Calathea is very demanding on watering, especially in the summer. In addition, the plant needs high humidity. Water abundantly in summer. Well-settled or filtered water is regularly sprayed with a fine spray, since large drops of water should not fall on the leaves – dark spots may appear on them. Species with soft velvety leaves do not spray or wipe – for them they create a moist environment in the pan from moss, pebbles or expanded clay, filled with water. The bottom of the pot should not touch the water.

Reduce watering in winter. Dry air causes yellowing, drying and curling of the leaves, with an excess of moisture, the roots rot. If you do not adjust the watering regime, then the calathea can completely shed its leaves. Calathea Makoya is especially sensitive to waterlogging of the soil substrate.

During the period of active growth, plants are fed once every two weeks with a weak (0.5% or less of the norm) solution of mineral fertilizers with a low calcium content. For Calathea saffron, fertilizers for flowering plants are used.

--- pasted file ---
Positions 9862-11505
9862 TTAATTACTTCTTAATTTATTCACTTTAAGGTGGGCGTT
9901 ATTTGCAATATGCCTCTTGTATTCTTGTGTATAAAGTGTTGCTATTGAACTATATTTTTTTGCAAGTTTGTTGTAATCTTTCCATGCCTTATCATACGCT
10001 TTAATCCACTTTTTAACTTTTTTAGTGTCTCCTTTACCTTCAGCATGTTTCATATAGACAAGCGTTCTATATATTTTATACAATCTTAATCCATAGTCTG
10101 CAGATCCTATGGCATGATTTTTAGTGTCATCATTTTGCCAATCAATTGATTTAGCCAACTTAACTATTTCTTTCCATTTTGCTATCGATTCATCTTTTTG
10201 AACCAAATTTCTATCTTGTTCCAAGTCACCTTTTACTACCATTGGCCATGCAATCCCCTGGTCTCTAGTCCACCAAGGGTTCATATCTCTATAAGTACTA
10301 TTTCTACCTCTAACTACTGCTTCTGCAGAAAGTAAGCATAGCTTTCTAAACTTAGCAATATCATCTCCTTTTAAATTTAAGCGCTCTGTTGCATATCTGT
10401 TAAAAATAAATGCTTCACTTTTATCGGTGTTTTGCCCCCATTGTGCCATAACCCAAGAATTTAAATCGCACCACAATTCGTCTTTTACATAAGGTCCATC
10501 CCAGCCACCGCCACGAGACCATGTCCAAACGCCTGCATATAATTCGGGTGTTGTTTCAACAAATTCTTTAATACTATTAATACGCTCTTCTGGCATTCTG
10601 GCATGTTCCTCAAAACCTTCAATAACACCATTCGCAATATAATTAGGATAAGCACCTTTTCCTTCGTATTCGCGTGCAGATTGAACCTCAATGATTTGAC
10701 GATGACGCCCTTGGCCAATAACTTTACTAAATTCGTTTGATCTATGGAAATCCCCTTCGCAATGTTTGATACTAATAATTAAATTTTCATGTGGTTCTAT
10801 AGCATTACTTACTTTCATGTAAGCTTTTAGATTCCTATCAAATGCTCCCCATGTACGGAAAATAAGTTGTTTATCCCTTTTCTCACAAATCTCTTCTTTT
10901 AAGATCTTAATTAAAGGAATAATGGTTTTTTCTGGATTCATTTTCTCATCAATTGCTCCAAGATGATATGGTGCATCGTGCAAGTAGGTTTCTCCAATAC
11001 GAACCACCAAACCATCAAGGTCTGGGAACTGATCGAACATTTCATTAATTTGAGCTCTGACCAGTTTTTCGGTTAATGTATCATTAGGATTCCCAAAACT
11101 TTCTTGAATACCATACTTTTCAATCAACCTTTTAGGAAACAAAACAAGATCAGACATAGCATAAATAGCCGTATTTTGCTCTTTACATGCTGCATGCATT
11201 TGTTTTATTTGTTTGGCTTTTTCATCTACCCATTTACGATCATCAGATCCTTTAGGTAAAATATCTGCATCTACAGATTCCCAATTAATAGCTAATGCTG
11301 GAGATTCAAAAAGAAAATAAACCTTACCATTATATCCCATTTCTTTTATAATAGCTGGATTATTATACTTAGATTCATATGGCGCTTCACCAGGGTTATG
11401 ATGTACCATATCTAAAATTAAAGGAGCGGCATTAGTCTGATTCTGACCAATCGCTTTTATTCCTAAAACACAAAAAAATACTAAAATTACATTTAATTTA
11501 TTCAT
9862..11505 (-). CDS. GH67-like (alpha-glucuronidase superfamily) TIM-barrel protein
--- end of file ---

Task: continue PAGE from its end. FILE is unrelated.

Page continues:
Young calatheas are transplanted annually, adults – once every two years in late spring or summer. When transplanting, old dying leaves are removed. A pot for plants is chosen shallow. The soil should be nutritious, loose and permeable, slightly acidic (pH up to 6). The optimal soil mixture is prepared from leaf and humus soil, peat and sand (1: 1: 1: 0.5). Good drainage is required (up to 1/4 of the height of the pot).

Reproduction of Calathea

Calathea is propagated by dividing the bush. These plants form rhizomes and nodules, in the adult state the rhizomes branch and are easily separated during transplantation. Large calatheas are carefully divided into two or three new specimens, while trying not to damage the roots. Planted in a peat-based substrate, after which it is thoroughly watered with lukewarm water and the surface is allowed to dry before the next watering. The pots are placed in a loosely tied plastic bag and kept in a warm place until new leaves appear. When the plant is well rooted, it is transferred to a larger pot, 2 cm larger than the previous one. The optimum temperature for growing a healthy plant is 22-24°C.

Young calathea flowers are kept in a shady place, regularly sprayed and watered abundantly. With the onset of intensive growth, in the summer, feed every three weeks. The following year, the plant is transplanted into a larger pot and cared for as an adult plant.

Indoor calatheas infect spider mites, scale insects. If the optimal mode of keeping the plant is violated, a change in color, various necrosis and death of the leaves, as well as rotting of the roots, are possible.